Post new question
Question
Reply
 
Highlighted
Intern
Posts: 28
Member Since: ‎02-08-2017
Message 1 of 5 (300 Views)
Accepted Solution

Solving a differential equation numerically

Can the HP Prime calculator solve differential equations numerically?

Reply
0
Accepted Solution

Re: Solving a differential equation numerically

Thank you. A very clear, complete and thoughtful answer. I appreciate that you took the time.
View solution in context
Master's Graduate
Posts: 310
Member Since: ‎02-04-2014
Message 2 of 5 (280 Views)

Re: Solving a differential equation numerically

Perhaps the ODESOLVE function will do what you need.  Here's its help screen:

 

Syntax:


odesolve(Expr, VectVar, VectInit, FinalVal, [tstep=Val, curve])

 

Ordinary Differential Equation solver

 

Solves an ordinary differential equation given by Expr, with variables declared in VectVar and initial conditions for those variables declared in VectInit. For example, odesolve(f(t,y),[t,y],[t0,y0],t1) returns the approximate solution of y'=f(t,y) for the variables t and y with initial conditions t=t0 and y=y0.

 

Example:

 

odesolve(sin(t*y),[t,y],[0,1],2) --> [1.82241255674]

 

Disclaimer: I don't work for HP, but HP calculators work for me.

-Joe-
Intern
Posts: 28
Member Since: ‎02-08-2017
Message 3 of 5 (240 Views)

Re: Solving a differential equation numerically

I appears that this command, ODESOLVE, might solve differential equations numerically, but there's only that one brief paragraph description in the manual and it leaves me with questions. For instance, what's the difference between ODESOLVE and DESOLVE?

 

Since the HP 50g can solve D.E.'s numerically, I would assume the HP Prime can, too.  I guess I have to experment.  Thank you for pointing out ODESOLVE. 

Teacher
Posts: 87
Member Since: ‎09-23-2016
Message 4 of 5 (189 Views)

Re: Solving a differential equation numerically


Bvond wrote:

I appears that this command, ODESOLVE, might solve differential equations numerically, but there's only that one brief paragraph description in the manual and it leaves me with questions. For instance, what's the difference between ODESOLVE and DESOLVE?

 

Since the HP 50g can solve D.E.'s numerically, I would assume the HP Prime can, too.  I guess I have to experment.  Thank you for pointing out ODESOLVE. 


The Prime command odesolve does the same thing as the 50g’s numeric differential equation solver.

 

Let us follow the example given by the Prime manual:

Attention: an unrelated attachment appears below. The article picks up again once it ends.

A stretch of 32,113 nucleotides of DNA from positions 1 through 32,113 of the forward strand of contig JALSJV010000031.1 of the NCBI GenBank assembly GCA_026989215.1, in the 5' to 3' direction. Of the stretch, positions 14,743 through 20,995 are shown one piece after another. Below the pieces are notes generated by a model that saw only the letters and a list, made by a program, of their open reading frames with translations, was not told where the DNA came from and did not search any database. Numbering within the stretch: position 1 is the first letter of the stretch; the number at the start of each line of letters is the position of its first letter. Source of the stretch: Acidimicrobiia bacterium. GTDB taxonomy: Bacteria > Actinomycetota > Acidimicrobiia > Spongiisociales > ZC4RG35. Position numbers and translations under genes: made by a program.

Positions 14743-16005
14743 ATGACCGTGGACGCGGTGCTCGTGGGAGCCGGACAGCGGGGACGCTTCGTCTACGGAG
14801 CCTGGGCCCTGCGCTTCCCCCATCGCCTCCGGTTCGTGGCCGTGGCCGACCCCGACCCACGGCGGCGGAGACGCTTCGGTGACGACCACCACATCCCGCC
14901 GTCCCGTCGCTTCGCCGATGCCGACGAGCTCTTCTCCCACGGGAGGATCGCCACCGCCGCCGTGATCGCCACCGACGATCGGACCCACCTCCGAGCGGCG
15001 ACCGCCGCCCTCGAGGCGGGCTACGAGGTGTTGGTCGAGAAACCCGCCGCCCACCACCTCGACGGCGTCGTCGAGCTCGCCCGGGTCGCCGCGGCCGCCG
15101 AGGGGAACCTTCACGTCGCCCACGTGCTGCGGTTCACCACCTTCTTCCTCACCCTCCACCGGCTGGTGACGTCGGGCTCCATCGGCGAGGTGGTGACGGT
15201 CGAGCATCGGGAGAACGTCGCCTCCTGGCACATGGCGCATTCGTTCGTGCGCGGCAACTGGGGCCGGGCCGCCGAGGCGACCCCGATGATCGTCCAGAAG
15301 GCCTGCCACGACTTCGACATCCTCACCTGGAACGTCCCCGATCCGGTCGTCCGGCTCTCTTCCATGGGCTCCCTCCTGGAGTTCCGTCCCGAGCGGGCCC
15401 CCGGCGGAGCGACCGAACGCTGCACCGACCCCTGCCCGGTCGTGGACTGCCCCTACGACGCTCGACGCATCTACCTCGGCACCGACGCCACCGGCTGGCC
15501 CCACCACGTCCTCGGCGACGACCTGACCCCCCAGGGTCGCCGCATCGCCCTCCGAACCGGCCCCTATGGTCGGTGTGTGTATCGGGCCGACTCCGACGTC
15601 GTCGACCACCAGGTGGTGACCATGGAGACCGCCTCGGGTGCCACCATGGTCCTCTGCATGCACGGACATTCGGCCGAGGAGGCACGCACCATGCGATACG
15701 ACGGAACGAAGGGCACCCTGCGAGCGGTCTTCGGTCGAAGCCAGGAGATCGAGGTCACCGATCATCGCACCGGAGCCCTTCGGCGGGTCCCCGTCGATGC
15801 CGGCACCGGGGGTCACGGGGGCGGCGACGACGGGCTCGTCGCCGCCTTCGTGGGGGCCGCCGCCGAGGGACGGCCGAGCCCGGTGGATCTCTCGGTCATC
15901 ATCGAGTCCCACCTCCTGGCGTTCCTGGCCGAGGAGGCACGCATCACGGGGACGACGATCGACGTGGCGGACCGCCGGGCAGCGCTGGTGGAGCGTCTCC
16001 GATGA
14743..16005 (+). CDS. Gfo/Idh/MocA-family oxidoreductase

odesolve(sin(t*y),[t,y],[0,1],2).

 

This means: solve the differential equation:

 

dy/dt=sin(t*y).

 

So t is the independent variable and y the solution variable, like the 50g calls them.

We have to enter these 2 variables in the form of a vector in the second argument of odesolve, which is [t,y]

 

When we want to solve differential equations numerically we always have to give the beginning conditions, these are the two 50g’s Init values, one for the independent variable and one for the solution variable.

 

In the Prime we have to enter them once more in the form of a vector, say [0,1], which means that at the beginning t=0 and y=1, so y(0)=1

 

Next we have to specify the value of t for which we want to know what the value of y will be.

This is the 50g’s Final independent value.

 

In our case this is the last argument 2.

 

So the solution of a differential equation is a function of t (when t is the independent variable) and odesolve allows us to get the value of this function for a particular value of t.

 

In many cases it is possible, not only to get the value of y for one particular value of t but to get the solution in the form of an exact function of t.

We can use desolve for that. But this will not be possible for all differential Equations of the form dy/dt=f(t,y).

 

An alternative for odesolve is to plot the graph of the solution in the geometry app.

In its Synbolic view choose from the menu :

Cmds - Plot – Ode – plotode.

 

For instance: plotode(sin(x*y),[x,y],[0,1])

Intern
Posts: 28
Member Since: ‎02-08-2017
Message 5 of 5 (176 Views)

Re: Solving a differential equation numerically

Thank you. A very clear, complete and thoughtful answer. I appreciate that you took the time.
† The opinions expressed above are the personal opinions of the authors, not of HP. By using this site, you accept the Terms of Use and Rules of Participation